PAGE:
We are almost on football overload. It started Thursday night with the on-slaught of televised college games. Thus far in three days we have seen four SEC teams play. Three out of four have been runaway victories for the SEC; the fourth, the team of our choice is once more embarassing itself by making mistake after mistake and we're headed for a loss. I know it's only a game, but I'm tired of "waiting until next year."
The best part of the week was a visit today from special friends from Mississippi. They drove up among all the folks from Louisianna who were evacuating. Our friends said that basic supplies were already sold out in Jackson and that they saw at least two service stations already out of gas. It would seem that people would rather be safe than sorry. But, I digress. We loved being with our friends, seeing pictures of their grandchildren and hearing about their family. Tommy and four of his children came down to say hello. It was a great afternoon.
Tom had his follow up appointment with the neurologist Thursday. Since he was seen the first of August he has had blood tests, an MRI and an x-ray of his skull and spine. The first two were fine, but the x-ray showed bone spurs in the neck area and a couple of bulging discs. The doctor thinks we have discovered the root of Tom's headaches and has ruled out a jaw problem. Now we know what we think might be at the root of his headaches, but no promise of solution. I did have a really thorough discussion with the doctor and believe he clarified some things. A slight change in medication will begin next week and we're hoping that might be helpful overall for the Parkinson's.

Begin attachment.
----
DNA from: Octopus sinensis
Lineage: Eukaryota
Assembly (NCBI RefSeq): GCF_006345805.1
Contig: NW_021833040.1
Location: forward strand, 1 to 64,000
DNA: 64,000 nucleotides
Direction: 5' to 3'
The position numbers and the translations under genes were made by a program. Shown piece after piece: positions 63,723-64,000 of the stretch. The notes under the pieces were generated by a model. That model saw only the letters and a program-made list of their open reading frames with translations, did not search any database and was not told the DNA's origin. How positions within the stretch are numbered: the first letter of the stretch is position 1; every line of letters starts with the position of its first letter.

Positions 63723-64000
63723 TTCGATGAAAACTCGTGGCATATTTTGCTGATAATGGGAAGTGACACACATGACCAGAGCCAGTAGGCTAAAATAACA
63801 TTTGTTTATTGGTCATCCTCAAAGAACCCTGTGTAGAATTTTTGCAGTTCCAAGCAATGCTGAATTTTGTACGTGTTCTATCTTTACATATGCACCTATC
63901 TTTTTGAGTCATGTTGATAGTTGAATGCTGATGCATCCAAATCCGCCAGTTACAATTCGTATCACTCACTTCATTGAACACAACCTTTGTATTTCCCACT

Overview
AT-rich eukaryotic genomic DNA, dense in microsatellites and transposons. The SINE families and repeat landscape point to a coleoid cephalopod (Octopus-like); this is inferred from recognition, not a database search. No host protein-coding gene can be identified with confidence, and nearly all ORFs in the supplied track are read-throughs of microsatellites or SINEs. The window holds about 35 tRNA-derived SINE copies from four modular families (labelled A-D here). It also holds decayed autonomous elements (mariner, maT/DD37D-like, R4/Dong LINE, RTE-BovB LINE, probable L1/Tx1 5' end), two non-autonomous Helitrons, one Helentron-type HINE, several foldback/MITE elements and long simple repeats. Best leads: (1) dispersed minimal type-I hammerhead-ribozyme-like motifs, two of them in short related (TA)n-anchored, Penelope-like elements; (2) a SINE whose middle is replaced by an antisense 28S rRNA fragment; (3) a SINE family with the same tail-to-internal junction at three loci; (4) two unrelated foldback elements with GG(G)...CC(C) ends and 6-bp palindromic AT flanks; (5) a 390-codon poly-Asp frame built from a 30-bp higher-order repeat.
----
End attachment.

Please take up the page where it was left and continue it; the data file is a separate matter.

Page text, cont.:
We continue to keep our eye on the storm headed toward the Gulf Coast and we continue to pray for all the many people in its path. How well we remember the storms in our lifetime! Before we lived in California we wondered how people could be content living with the threat of earthquakes. When we lived in California we learned that the people there wondered how we could live in tornado prone areas or in those places affected by hurricanes. I have compared illness to storms in other blogs I've written and once again, I think of the similarities. Before cancer I might see a person in treatment or struggling with it and say to myself: "I could never do what they are doing." Then, cancer knocked on my door. Whether there is a storm, an illness or some other unsettling situation, the only way to get through it is by trusting in the One who is more powerful than the storm, more present than the illness and more gracious than that which disturbs us. I am thankful that I know that One, but more importantly, I am thankful that He knows me and calls me by name.